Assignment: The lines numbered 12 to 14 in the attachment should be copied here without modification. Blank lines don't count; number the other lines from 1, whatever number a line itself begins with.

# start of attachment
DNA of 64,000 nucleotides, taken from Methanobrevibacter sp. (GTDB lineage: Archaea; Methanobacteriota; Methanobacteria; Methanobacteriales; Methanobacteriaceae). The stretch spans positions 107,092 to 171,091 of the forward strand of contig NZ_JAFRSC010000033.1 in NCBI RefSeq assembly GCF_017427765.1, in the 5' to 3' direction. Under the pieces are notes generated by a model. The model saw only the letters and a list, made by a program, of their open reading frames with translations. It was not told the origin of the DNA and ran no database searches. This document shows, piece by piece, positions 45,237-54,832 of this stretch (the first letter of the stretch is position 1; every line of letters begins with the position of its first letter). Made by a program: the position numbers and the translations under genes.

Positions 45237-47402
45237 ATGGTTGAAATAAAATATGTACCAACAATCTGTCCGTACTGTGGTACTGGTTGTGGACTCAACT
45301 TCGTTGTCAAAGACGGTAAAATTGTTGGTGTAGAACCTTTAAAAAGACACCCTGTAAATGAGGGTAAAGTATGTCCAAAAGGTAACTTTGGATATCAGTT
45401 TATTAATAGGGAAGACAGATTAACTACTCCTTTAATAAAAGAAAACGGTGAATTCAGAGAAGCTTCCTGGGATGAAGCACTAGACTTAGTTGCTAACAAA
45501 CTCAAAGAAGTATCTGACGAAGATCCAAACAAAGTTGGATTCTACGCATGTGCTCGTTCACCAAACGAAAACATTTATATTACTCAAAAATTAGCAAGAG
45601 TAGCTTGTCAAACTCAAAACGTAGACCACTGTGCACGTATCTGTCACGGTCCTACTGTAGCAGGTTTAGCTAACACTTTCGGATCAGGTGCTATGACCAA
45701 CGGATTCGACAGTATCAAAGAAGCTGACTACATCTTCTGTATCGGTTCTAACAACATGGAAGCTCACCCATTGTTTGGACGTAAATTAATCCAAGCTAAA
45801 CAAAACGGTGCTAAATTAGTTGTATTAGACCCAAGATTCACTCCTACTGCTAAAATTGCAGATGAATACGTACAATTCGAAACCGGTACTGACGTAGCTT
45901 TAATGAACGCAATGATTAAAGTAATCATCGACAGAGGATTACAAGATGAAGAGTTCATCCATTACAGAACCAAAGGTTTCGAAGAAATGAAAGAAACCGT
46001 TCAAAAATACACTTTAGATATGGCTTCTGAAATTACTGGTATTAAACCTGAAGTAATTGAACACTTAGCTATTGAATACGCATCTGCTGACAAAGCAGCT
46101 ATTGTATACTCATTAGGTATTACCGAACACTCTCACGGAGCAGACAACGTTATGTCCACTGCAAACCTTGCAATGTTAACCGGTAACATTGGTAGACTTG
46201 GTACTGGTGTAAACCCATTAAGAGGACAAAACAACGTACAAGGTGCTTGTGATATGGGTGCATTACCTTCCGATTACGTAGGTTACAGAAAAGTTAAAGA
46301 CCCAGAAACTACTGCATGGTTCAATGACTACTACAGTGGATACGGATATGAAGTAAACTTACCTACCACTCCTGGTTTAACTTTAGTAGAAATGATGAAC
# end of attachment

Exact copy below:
46101 ATTGTATACTCATTAGGTATTACCGAACACTCTCACGGAGCAGACAACGTTATGTCCACTGCAAACCTTGCAATGTTAACCGGTAACATTGGTAGACTTG
46201 GTACTGGTGTAAACCCATTAAGAGGACAAAACAACGTACAAGGTGCTTGTGATATGGGTGCATTACCTTCCGATTACGTAGGTTACAGAAAAGTTAAAGA
46301 CCCAGAAACTACTGCATGGTTCAATGACTACTACAGTGGATACGGATATGAAGTAAACTTACCTACCACTCCTGGTTTAACTTTAGTAGAAATGATGAAC